• How do you think your team members would like to celebrate? Maybe everyone would like a late night and fancy dinner, but is it possible they’d rather have a family-friendly event during the day or a long lunch? Sometimes after work soirees or group activities are a hit. The best parties are going to have a broad appeal, so ask your team. If everyone is indicating they’re already busy, perhaps opt to hold a celebration in the New Year or on your company’s anniversary date.
  • Parents or caregivers on your team? You might want to offer money for a babysitter or caregiver to make it less stressful for team members to attend (not just cab fare home!).
  • Not everyone wants to drink and party. Many cultures are uncomfortable with alcohol and some team members may choose not to drink for other reasons. Choose a venue that allows everyone to feel comfortable and ensure that you word the invitation so that it’s clear this is not just a booze fest (for example, “Network & Chill” feels different than “Happy Hour”). Drinks menu? Offer non-alcoholic drinks that are fun and festive, too.
  • Instead of wording an invitation to include a “spouse” or “date,” invite your team members to bring a plus one. This way people won’t feel awkward if their guest is a good friend or family member other than a romantic partner — and no one feels obliged to explain the relationship when they RSVP!
  • Think about your menu. Your venue should ideally be able to offer vegetarian and non-vegetarian options (and many of those will also work for those who are gluten-free). Ask people to let you know about dietary needs or allergies when they RSVP so that you’re not taken by surprise.
  • Check that the venue is accessible to people who are differently-abled and perhaps easily accessible by transit — whatever things are important to your team members. You don’t want to be the leader who chooses an exclusive venue that is formal and difficult for people to get into when everyone wants something informal and relaxing.
  • Think about the soundtrack to your event. Plan for music that will provide the right ambience and allow for conversation. Too often, parties are drowned out by loud music and that doesn’t let people get to know each other. Consider something like big band, soft classical music or mellow contemporary music as a backdrop. If there’s dancing, make sure the DJ takes requests and can cater to diverse musical tastes.
  • When you, as a leader, speak at the event, focus on celebrating your team rather than the season. It’s easy to slip into the same-old, tried-and-true wishing you all a wonderful holiday season. Instead, talk about what great work everyone has accomplished in 365 days together — as a team. Talk about how proud you are to be a part of this team.  If the hours have been long, thank family, friends and loved ones who are in the room. This way your celebration will be part of building a company culture of growth and happiness (not just a party!).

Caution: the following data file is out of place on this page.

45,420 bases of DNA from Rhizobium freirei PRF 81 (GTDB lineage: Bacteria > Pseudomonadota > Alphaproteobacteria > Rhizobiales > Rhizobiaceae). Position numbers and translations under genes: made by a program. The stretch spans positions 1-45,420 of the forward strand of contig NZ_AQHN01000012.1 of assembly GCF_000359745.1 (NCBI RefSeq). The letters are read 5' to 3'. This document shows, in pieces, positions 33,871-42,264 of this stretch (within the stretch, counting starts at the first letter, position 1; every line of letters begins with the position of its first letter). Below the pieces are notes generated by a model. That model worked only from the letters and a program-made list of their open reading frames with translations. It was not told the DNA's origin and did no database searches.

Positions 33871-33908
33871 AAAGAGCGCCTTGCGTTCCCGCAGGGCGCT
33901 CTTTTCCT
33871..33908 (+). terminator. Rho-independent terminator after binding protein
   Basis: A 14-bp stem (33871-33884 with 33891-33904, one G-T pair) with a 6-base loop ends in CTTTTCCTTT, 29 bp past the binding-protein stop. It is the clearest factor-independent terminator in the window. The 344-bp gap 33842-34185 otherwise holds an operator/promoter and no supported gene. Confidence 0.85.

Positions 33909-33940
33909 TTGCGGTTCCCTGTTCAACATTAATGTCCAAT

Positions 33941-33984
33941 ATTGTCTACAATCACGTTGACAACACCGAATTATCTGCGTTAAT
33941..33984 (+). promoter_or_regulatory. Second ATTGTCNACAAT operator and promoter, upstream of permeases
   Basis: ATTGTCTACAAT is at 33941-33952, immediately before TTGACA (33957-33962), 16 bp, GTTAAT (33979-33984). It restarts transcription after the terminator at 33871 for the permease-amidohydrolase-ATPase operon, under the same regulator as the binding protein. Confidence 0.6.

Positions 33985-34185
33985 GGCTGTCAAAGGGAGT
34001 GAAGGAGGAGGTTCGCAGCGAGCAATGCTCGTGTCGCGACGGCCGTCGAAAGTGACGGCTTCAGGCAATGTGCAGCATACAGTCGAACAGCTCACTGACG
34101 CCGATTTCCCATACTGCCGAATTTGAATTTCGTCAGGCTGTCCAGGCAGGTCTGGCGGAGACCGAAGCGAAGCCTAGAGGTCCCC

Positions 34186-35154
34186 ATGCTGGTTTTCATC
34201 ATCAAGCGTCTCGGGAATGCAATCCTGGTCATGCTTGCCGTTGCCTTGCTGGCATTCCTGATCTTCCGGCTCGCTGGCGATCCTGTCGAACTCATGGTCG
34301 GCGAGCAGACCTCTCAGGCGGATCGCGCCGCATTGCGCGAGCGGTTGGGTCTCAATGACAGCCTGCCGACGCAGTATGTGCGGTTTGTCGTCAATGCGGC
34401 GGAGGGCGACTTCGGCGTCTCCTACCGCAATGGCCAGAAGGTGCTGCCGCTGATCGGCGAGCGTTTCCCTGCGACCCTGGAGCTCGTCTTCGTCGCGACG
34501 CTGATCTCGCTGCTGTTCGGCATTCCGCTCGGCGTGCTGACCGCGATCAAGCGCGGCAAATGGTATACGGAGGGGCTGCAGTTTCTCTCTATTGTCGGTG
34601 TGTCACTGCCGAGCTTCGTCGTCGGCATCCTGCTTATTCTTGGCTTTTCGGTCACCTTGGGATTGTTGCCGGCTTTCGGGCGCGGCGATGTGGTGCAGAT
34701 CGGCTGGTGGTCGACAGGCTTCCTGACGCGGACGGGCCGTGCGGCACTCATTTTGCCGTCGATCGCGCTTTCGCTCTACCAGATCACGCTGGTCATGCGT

Build respect among colleagues

Choices you make as a leader can help to strengthen the relationships of your team members. 

If you want to have an inclusive workplace, model this by making decisions that show you’ve thought about your team members individually and collectively.

This means remembering to consider special dates or occasions that your team members may be observing. You don’t want to offer to take your team for a huge lunch when someone on your team is fasting for Ramadan or Advent. 

If someone asks for time off for a religious occasion or family obligation, honour that. Meetings and important deadlines can be set accordingly. This is when floating holidays are a real incentive for diverse workplaces.

Encourage your team to share their heritage if they want to bring food to share or talk about their celebrations. That company calendar? Include multi-cultural events and important dates for diverse backgrounds so that people are aware of what’s important outside of what they see as important.

Be sensitive to what’s important to your team members and what demands or obligations they may have outside the office. Again, this is bigger than party planning; it’s about ways you retain your top talent.

Coach’s Questions

Has how you look at diversity changed over time? What could you do better to make your celebrations more inclusive? What would you like to change with work celebrations? How can you take all this into consideration without making it a chore?